Like a vampire

I have problems with Sun, just a different kind of problem and a different kind of Sun. And I don’t mean I have a problem with the company, Sun Microsystems but rather with some of their products.

The first problem is that, as an upstream they aren’t pleasing to work with. For instance, they changed without notice the file containing the tarball of StudioExpress, just to add some checksumming functionality to make sure the file was properly downloaded before starting. They had the decency of adding a -v2 note on the filename, but it still doesn’t help that they don’t show any changelog for that change, or announce it. I guess somebody resumed looking at security bugs for this to happen since the thing happened almost at the same time as their bug tracker started spamming me many times a day with a notice that some of the bugs I reported has changed details.

The second problem is less of today and more a continuation if a long saga that is actually quite boring. I’ve tried again to get OpenSolaris to work on VirtualBox, but with the new networking support (the vboxnetflt module), the network is tremendously slow, and both NFS and SSH over it as as slot as using them on a 56k modem connection. The main problem being that from time to time the ssh stream freezes entirely, making it quite infeasible to run builds with. Since Solaris, VirtualBox and networking has never been quite that good, and the thing hasn’t improved much now that VirtualBox is developed directly by Sun.

So I decided to use the recently resurrected Enterprise to install OpenSolaris on a real box; the idea was to use the dismissed working disks from Yamato to install not only OpenSolaris but also FreeBSD, NetBSD, DragonFly and other operating systems so I could make sure that the software I work on is actually portable. Unfortunately since I moved to pure SATA (for hard disks at least) a longish time ago, it seems like it’s not that easy: OpenSolaris failed to see any of my disks.

Okay so today I finally took the time to look up an EIDE disk and set it up, I start the OpenSolaris live CD and ask for install. And again it fails to find the hard disks; I would have thought it would be a problem with the motherboard, if it wasn’t that using SysRescueCD I get everything exactly as it should be. Which is more than I can say of my MacBook Pro, whose logic board seems to be bad, and can’t find its own hard drive any longer. I’m waiting to know how much money would it cost me to repair it and then I’ll take it to be repaired (unless it is way too much). This has been unlucky since I had to buy a new laptop for my mother just last week (the iBook I’ve bought six years ago has a bad hard drive now).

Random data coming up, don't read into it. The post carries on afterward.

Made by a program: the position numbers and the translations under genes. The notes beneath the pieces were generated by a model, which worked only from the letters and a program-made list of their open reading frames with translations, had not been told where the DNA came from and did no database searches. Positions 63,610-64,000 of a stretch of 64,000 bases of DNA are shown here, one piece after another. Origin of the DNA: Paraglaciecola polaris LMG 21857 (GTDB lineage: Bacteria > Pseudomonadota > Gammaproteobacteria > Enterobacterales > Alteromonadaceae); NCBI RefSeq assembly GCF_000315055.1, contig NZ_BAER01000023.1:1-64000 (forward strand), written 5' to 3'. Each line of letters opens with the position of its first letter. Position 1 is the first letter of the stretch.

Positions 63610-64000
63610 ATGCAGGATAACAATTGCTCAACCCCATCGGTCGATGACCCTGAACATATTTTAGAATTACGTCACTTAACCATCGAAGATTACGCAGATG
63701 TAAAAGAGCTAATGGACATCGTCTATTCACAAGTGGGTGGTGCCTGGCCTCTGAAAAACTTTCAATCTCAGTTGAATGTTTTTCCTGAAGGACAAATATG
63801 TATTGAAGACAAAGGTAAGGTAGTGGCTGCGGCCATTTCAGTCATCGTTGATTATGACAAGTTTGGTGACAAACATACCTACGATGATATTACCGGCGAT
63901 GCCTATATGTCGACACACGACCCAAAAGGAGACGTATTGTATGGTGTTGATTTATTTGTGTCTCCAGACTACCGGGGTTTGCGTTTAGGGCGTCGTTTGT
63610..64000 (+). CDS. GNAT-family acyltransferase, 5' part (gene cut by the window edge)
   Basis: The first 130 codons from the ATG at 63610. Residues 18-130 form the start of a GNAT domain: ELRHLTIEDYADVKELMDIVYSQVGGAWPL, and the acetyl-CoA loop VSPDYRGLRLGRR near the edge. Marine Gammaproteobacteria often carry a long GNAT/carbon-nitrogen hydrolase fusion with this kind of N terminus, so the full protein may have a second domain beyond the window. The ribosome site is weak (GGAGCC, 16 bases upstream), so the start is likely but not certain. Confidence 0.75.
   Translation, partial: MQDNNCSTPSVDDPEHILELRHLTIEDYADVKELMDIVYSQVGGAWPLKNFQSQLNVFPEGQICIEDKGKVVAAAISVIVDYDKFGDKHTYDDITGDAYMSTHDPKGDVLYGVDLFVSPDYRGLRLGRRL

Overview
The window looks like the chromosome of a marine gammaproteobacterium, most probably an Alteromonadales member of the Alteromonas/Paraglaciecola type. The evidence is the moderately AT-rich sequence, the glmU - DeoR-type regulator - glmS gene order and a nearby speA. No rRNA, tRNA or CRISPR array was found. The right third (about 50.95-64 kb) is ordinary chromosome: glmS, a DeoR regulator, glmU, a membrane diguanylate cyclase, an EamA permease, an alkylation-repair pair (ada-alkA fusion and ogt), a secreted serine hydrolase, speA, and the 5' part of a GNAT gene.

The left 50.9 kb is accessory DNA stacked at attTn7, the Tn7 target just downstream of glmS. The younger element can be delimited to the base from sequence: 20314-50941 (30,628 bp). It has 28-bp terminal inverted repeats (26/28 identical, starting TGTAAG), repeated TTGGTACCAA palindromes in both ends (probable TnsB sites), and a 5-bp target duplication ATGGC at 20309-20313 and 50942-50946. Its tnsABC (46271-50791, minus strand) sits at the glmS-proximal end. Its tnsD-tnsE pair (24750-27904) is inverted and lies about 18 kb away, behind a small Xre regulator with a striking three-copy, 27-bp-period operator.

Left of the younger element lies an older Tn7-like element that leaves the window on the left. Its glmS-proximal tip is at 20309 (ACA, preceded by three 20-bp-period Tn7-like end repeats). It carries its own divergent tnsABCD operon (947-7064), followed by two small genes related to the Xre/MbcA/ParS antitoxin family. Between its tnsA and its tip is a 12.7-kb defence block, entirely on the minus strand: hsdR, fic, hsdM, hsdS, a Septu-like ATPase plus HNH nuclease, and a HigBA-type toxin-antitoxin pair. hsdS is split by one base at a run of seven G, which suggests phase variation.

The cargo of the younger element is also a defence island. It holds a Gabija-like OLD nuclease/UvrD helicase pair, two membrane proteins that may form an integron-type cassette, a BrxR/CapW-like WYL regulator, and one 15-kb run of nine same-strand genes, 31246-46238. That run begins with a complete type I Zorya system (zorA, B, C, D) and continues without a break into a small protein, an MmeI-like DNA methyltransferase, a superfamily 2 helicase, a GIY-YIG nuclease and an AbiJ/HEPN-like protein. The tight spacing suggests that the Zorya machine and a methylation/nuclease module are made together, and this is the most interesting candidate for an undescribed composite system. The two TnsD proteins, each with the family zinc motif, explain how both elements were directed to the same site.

So I still don’t have a working setup where to try OpenSolaris stuff, this is quite not nice since I really would like to have my stuff portable to OpenSolaris as well as Linux. Oh well.

The disk problem

My first full tree build with dependencies, to check for --as-needed support has almost finished. I have currently 1344 bugs open in “My Bugs” search, that contains reports for packages failing to build or breaking with --as-needed, packages failing to build for other reasons, packages with file collision that lack blockers around them (there are quite a lot, even totally unrelated one with the other), and packages bundling internal copies of libraries such as zlib, expat, libjpeg, libpng and so on.

I can tell you, the amount of tree packages not following policies such as respecting user LDFLAGS, not using bundled libraries, and not installing stuff randomly in /usr is much higher than one might hope for.

I haven’t even started filing bugs for pre-stripped packages since I have to check those for being filed already, by either me in a previous run, or by Patrick with his tinderbox or other people as well. I also wanted to check this against a different problem: packages installing useless debug info using split-debug, by not passing -g/-ggdb properly to the build system and thus not including debug information at all. Unfortunately for this one I need much more free space than I have right now on Yamato. And here I start with my disks problems.

The first problem is space; I allocated 75GB of space for the chroots partition, which uses XFS, after extending it a lot; with a lot of packages missing, I’m reaching for the last 20GB free. I’ll have to extend it more, but to do that I have to get rid of the music and video partitions after moving them to the external drive that Iomega replaced for me (now running RAID1 rather than JBOD; and HFS+ since I want to share it with the laptop if I need the data and Yamato is off). I also will have to get rid of the Time Machine volume I created in my LVM volume group, and start sharing the copy on the external drive; I did that so that the laptop was still backed up while I waited for the replacement disk.

The distfiles directory has reached over 61GB of data, and this does not include most of the fetch-restricted packages, of course I already share it between Yamato’s system and all the chroots (by the way, I currently have it as /var/portage/distfiles, but I’m considering moving it to /var/cache/portage/distfiles since it seems to make more sense; maybe I should propose this to be the actual default in the future, as using /usr for this does not sound kosher to me), like I share the actual synced tree. Still, it is a huge amount of data.